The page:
Whenever you write a book or play in which a famous person of the relatively recent past is portrayed, it’s more than likely that you’ll sooner or later meet somebody who knew the person in question and is eager to tell you what they thought of what you wrote. I’m used to that by now, but I admit to having been a bit unnerved—more than a little bit, truth to tell—by the West Coast premiere of Satchmo at the Waldorf, my play about the relationship between Louis Armstrong and Joe Glaser, his manager. No sooner did I take my seat last night at Beverly Hills’ Wallis Annenberg Center for the Performing Arts than I realized that I was sitting in the midst of people who had known Armstrong and Glaser. What’s more, I was introduced after the show to Van Alexander, a composer, arranger, and big-band leader who, like Armstrong, was managed by Glaser and thus had known him extremely well.
I’m relieved to say that all of these people (including Alexander, who is one hundred years old and as sharp as a stiletto) hastened to assure me that I portrayed Armstrong and Glaser accurately. And I’m downright delighted by something that happened at Tuesday night’s preview performance, when Gordon Edelstein, John Douglas Thompson, and I did a post-show “talkback” with members of the audience. After we were through, a black man came up to me and said, “I was really surprised when you came out on stage at the end of the show. I figured the guy who wrote that play had to be black!” I was reminded (though I didn’t have the nerve to say so) of something that Count Basie is supposed to have asked Peggy Lee: “Are you sure there’s not some spade in you?”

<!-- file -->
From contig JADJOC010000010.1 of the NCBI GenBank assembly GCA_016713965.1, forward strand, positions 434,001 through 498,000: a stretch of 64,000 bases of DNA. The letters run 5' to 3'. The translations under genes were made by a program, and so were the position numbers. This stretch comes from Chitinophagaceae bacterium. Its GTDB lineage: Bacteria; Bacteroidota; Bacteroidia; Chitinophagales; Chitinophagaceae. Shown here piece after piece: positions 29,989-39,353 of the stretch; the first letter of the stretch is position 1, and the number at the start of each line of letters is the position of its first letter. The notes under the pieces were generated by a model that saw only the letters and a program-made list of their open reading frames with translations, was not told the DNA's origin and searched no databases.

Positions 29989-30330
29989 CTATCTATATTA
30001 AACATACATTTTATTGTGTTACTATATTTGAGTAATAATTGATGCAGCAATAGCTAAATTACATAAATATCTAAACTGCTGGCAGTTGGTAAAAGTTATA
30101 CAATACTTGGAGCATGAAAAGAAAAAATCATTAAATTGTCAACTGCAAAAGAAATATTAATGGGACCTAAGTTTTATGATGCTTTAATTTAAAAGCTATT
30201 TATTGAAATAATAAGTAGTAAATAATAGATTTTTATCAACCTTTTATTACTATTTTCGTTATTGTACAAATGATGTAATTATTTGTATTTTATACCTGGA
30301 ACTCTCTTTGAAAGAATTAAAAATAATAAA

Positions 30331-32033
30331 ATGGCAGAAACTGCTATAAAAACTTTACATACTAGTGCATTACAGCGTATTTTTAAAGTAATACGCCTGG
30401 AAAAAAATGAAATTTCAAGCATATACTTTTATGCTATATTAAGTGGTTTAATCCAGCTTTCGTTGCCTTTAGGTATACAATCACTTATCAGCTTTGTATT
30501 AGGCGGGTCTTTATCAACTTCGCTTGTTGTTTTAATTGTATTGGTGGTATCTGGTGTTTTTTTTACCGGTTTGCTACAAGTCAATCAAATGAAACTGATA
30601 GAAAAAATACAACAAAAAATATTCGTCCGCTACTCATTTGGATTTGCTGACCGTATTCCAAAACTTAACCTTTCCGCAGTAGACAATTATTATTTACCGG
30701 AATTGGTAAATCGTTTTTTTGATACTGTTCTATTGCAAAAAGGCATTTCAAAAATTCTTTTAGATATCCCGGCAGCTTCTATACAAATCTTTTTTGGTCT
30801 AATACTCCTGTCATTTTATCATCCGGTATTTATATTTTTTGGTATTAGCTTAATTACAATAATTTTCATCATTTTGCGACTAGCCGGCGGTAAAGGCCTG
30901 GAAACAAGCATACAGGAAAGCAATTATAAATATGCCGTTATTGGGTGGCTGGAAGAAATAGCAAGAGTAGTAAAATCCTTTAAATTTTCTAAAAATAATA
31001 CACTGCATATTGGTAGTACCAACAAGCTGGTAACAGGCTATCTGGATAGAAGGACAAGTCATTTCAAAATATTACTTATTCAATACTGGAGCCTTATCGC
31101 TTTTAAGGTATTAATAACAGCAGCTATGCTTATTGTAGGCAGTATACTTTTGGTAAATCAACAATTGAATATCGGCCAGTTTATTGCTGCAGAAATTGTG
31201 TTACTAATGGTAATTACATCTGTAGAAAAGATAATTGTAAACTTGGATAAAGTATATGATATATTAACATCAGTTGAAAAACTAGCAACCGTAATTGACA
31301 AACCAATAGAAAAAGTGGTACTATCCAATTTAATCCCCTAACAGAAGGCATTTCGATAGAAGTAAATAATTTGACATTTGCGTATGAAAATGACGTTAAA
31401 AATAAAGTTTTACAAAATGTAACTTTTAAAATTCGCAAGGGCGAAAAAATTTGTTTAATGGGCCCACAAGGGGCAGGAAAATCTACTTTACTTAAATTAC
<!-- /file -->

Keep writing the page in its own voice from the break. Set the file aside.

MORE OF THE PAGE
With two performances of Satchmo under our belts, I can report that Gordon’s staging of the play is in excellent shape after the eleven-month layoff that followed the end of the off-Broadway run. If anything, John’s interpretation of the triple role of Armstrong, Glaser, and Miles Davis has actually grown in richness and subtlety since then. It’s strange to think that he’s appeared in highly acclaimed revivals of Eugene O’Neill’s The Iceman Cometh and Christopher Marlowe’s Tamburlaine in between productions of Satchmo. I’m keeping fast company these days.
The Wallis, as it’s known in these parts, is a brand-new theatrical complex (it opened less than two years ago) situated in the heart of Beverly Hills. The staff there has been wonderfully helpful, and the 150-seat Lovelace Studio Theater, in which we’re performing, couldn’t be better suited to an intimate one-man show like ours. I wish I could stick around a little longer and enjoy the fun, but I have to cover a Broadway matinee on Saturday afternoon, so I’ll be flying back to New York first thing tomorrow morning. I can’t even take this afternoon off—I’ve got to write a piece!
Satchmo closes on June 7, and tickets, I’m told, are selling briskly. If you live in the Los Angeles area, do come. I think you’ll like what you see.